KUALA LUMPUR, Oct 24 — Malaysia’s national debt rose by 12.3 per cent to over RM407 billion last year, according to the Auditor-General’s report released today.
Although the economy grew by 7.2 per cent in 2010, last year’s fiscal deficit maintained public debt at over 50 per cent of GDP for the second year running.
The Auditor-General said in the report that the government owed 53.1 per cent of GDP, slightly down from 53.7 per cent last year.
“The ratio of the federal government debt to GDP at the end of 2010 is 53.1 per cent, over 50 per cent for the second year running,” Tan Sri Ambrin Buang (picture) wrote.
The audit report stated public debt from domestic sources rose by RM41.76 billion to RM390.36 billion while loans from foreign sources rose to RM16.75 billion, up RM2.96 billion.
The Loan (Local) and Government Investment Acts set a domestic debt ceiling of 55 per cent for the government while the External Loans Act 1963 limits foreign loan exposure to RM35 billion.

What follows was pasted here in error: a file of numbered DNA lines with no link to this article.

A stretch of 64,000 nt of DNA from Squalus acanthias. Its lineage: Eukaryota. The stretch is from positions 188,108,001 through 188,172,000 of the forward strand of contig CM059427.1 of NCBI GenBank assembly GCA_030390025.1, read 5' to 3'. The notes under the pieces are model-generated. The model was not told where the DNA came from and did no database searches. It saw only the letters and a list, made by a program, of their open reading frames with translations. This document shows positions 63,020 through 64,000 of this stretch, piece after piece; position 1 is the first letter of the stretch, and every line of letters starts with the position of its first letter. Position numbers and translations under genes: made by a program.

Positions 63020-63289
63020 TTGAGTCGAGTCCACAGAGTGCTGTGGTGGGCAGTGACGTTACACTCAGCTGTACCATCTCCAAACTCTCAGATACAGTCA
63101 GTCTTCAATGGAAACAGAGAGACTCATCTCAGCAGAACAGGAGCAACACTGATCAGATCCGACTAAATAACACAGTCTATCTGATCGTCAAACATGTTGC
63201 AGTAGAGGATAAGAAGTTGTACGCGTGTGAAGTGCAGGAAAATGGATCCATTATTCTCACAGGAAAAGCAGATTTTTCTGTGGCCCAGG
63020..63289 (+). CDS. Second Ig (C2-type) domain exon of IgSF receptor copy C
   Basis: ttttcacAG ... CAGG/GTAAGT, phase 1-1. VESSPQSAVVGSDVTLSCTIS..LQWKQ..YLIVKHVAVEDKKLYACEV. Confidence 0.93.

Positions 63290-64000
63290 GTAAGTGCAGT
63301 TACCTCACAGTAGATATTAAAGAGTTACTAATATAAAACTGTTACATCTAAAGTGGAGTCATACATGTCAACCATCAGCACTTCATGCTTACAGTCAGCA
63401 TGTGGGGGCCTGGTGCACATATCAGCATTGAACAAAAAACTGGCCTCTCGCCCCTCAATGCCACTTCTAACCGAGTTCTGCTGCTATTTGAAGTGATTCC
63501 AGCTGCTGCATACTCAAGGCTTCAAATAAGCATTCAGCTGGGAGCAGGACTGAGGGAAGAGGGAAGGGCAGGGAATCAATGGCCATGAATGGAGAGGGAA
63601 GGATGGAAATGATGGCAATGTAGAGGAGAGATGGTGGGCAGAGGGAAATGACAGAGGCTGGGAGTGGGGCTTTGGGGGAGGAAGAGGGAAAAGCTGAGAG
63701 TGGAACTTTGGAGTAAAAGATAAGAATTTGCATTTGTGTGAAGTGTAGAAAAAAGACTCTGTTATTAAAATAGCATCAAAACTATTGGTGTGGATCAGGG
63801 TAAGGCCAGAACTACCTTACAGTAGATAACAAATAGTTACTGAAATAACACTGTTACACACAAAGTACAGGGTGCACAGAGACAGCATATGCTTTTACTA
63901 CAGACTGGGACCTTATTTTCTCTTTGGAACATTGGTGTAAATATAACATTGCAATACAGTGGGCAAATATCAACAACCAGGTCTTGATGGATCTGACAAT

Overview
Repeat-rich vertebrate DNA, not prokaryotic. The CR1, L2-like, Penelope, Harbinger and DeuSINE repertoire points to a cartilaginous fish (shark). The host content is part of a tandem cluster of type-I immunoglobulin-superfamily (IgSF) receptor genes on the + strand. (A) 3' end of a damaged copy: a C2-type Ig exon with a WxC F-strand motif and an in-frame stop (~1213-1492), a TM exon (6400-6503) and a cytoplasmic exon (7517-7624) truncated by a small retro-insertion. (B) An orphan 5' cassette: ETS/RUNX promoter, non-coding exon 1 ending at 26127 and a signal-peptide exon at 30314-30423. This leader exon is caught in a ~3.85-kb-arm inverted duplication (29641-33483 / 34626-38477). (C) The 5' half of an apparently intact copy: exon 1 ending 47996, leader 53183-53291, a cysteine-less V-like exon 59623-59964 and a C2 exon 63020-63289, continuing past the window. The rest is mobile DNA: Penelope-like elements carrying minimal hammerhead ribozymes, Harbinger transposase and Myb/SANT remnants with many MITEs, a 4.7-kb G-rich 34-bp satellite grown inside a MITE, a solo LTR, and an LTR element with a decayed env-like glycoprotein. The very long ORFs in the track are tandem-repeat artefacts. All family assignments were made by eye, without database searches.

Putrajaya's domestic debt level at the end of 2010 stands at 51 per cent of GDP, according to the audit figures.
The government has tried to rein in the budget deficit from a two-decade high of over 7 per cent in 2009 with Budget 2012 forecasting a 4.7 deficit.
But the opposition has called for bigger cuts to public spending, pointing to a central bank report that said the national debt as of June 30 had risen to RM437 billion with domestic debt amounting to RM421 billion and foreign debt at RM16 billion.